This feast, falling on the last Sunday of the Church’s calendar year, marks the end of the liturgical year. Pope Pius XI inserted this feast into the Sacred Liturgy at the closing of the Holy Year in 1925. In his encyclical, Quas Primas (On the Feast of Christ the King), a very beautiful and often neglected one, is of much relevance for our day, not only for the individual but also important socially and politically. In this encyclical the Pope writes the following about the Kingship of Christ:
“This kingdom is spiritual and is concerned with spiritual things. That this is so the above quotations from Scripture amply prove, and Christ by his own action confirms it. On many occasions, when the Jews and even the Apostles wrongly supposed that the Messiah would restore the liberties and the kingdom of Israel, he repelled and denied such a suggestion. When the populace thronged around him in admiration and would have acclaimed him King, he shrank from the honor and sought safety in flight. Before the Roman magistrate, he declared that his kingdom was not of this world. The gospels present this kingdom as one which men prepare to enter by penance, and cannot actually enter except by faith and by baptism, which, though an external rite, signifies and produces an interior regeneration. This kingdom is opposed to none other than to that of Satan and to the power of darkness. It demands of its subjects a spirit of detachment from riches and earthly things, and a spirit of gentleness. They must hunger and thirst after justice, and more than this, they must deny themselves and carry the cross.” (no.15)
Further, the Pope writes:
“… if this power embraces all men, it must be clear that not one of our faculties is exempt from his empire. He must reign in our minds, which should assent with perfect submission and firm belief to revealed truths and to the doctrines of Christ. He must reign in our wills, which should obey the laws and precepts of God. He must reign in our hearts, which should spurn natural desires and love God above all things, and cleave to him alone. He must reign in our bodies and in our members, which should serve as instruments for the interior sanctification of our souls.” (no. 33)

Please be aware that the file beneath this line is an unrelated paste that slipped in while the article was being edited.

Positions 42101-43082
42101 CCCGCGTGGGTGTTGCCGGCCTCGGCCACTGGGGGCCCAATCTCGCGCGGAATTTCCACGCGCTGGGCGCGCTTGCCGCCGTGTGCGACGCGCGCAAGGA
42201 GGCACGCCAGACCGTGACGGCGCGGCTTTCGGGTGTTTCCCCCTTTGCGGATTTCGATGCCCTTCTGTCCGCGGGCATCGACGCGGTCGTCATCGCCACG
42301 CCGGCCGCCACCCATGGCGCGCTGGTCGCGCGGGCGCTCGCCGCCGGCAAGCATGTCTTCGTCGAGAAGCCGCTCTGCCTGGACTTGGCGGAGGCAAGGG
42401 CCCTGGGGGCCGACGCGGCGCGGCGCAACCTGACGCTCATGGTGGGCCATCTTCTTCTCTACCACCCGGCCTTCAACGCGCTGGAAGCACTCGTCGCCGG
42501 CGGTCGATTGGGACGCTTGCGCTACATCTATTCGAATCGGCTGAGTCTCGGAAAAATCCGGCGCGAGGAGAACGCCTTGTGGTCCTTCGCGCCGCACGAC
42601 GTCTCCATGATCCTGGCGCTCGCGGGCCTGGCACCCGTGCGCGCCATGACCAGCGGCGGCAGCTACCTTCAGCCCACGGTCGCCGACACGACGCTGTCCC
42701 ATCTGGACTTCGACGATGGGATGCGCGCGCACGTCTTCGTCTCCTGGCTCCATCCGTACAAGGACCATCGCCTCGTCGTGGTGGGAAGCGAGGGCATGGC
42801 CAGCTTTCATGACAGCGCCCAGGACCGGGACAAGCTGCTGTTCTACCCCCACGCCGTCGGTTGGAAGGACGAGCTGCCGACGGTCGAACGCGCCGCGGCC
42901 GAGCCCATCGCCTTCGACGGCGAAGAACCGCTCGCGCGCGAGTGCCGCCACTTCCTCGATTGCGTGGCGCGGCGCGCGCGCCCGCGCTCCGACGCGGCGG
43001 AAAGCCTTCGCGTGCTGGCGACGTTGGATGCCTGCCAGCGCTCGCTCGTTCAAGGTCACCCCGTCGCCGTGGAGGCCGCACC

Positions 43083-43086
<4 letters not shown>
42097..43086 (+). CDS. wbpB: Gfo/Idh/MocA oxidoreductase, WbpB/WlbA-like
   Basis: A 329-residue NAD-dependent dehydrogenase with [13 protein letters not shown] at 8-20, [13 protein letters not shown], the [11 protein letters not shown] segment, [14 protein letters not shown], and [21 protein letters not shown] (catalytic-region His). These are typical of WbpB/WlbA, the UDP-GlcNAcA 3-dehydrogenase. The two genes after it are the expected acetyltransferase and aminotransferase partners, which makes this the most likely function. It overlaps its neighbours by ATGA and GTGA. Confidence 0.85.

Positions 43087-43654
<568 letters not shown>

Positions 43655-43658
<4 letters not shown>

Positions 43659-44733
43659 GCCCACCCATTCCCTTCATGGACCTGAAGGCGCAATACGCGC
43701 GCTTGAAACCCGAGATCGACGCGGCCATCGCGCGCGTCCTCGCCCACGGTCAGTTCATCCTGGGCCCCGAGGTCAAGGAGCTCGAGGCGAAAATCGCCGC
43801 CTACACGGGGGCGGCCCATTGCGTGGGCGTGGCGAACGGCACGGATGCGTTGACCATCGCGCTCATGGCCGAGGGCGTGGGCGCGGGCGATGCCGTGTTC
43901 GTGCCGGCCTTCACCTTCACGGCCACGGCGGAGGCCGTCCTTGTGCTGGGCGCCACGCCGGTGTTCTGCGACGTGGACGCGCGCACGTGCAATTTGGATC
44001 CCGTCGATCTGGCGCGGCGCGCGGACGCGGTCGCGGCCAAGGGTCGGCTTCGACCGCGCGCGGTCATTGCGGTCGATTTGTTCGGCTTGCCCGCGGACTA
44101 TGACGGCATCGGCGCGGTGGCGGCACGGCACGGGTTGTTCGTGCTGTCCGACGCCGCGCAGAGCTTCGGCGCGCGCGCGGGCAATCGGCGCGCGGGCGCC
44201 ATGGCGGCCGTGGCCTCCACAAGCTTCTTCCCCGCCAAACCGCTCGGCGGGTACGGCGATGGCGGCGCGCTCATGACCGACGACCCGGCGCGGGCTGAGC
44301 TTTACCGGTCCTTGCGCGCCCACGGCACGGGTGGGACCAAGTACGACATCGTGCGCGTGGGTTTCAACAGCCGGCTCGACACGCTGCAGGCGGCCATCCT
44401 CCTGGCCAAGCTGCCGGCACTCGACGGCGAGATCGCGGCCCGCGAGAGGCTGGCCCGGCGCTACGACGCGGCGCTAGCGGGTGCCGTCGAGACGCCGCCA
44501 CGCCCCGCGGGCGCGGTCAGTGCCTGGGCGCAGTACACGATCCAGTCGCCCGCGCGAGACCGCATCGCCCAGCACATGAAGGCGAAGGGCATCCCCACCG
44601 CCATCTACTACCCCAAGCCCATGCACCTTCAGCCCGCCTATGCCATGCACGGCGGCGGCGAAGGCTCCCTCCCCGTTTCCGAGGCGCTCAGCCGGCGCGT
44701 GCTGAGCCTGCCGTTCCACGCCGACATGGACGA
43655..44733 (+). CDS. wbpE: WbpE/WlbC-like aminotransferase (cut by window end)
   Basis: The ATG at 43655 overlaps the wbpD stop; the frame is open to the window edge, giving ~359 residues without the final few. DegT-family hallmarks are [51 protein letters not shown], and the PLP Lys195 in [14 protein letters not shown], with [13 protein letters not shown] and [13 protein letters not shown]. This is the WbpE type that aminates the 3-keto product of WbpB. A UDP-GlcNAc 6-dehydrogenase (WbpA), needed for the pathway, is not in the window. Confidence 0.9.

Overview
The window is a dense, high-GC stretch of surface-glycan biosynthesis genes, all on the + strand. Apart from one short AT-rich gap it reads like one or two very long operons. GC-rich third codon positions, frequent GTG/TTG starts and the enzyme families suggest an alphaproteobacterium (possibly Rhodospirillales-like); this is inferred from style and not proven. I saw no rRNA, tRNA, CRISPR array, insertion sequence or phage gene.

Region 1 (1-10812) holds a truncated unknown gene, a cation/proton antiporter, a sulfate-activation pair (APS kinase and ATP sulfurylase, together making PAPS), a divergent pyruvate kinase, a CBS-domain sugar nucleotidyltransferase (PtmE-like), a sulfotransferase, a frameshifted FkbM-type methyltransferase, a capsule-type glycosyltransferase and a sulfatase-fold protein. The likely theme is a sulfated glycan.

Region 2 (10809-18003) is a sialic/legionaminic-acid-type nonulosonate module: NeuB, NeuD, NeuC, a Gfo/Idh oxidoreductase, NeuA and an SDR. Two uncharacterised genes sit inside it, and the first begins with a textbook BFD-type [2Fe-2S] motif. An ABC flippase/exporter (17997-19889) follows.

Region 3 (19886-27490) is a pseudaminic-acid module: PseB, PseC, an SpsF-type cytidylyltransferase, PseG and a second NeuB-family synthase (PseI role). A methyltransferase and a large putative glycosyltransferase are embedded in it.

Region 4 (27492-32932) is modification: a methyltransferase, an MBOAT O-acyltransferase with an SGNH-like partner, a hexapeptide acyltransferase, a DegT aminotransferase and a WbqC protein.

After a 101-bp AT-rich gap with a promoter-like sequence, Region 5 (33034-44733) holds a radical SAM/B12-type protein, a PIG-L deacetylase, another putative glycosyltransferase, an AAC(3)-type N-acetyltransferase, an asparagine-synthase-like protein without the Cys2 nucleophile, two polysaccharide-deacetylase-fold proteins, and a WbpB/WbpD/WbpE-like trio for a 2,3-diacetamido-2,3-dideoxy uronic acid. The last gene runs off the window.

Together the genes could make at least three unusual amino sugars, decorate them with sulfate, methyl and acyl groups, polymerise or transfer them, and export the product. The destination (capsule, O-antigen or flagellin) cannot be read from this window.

(Taken from Pope Pius XI Quas Primas (On the Feast of Christ the King) – 11 December 1925)
St. Teresa of Jesus was fond of the image of Christ as King. In the Interior Castle, she writes about our souls:
“It is that we consider our soul to be like a castle made entirely out of a diamond or of very clear crystal, in which there are many rooms, just as in heaven there are many dwelling places. For in reflecting upon it careful, Sisters, we realize that the soul of the just person is nothing else but a paradise where the Lord says He finds His delight. So then, what do you think that abode, will be like where a King so powerful, so wise, so pure, so full of all good things takes His delight?” (St. Teresa of Jesus, Interior Castle I, 1.1)
Christ is King and He should reign supremely in our heart and in our life for His law is the law of love; His reign is heavenly peace.
Preface of Christ the King
Father, all-powerful and ever-living God, we do well always and everywhere to give You thanks. You anointed Jesus Christ, Your only Son, with the oil of gladness, as the eternal priest and universal king. As priest, He offered His life on the altar of the cross and redeemed the human race by this one perfect sacrifice of peace. As king, He claims dominion over all creation, that He may present to You, His almighty Father, an eternal and universal kingdom: a kingdom of truth and life, a kingdom of holiness and grace, a kingdom of justice, love, and peace. And so, with all the choirs of angels in heaven we proclaim Your glory and join in their unending hymn of praise:
Holy, holy, holy Lord, God of power and might,
heaven and earth are full of your glory.
Hosanna in the highest.
Blessed is He who comes in the name of the Lord.
Hosanna in the highest.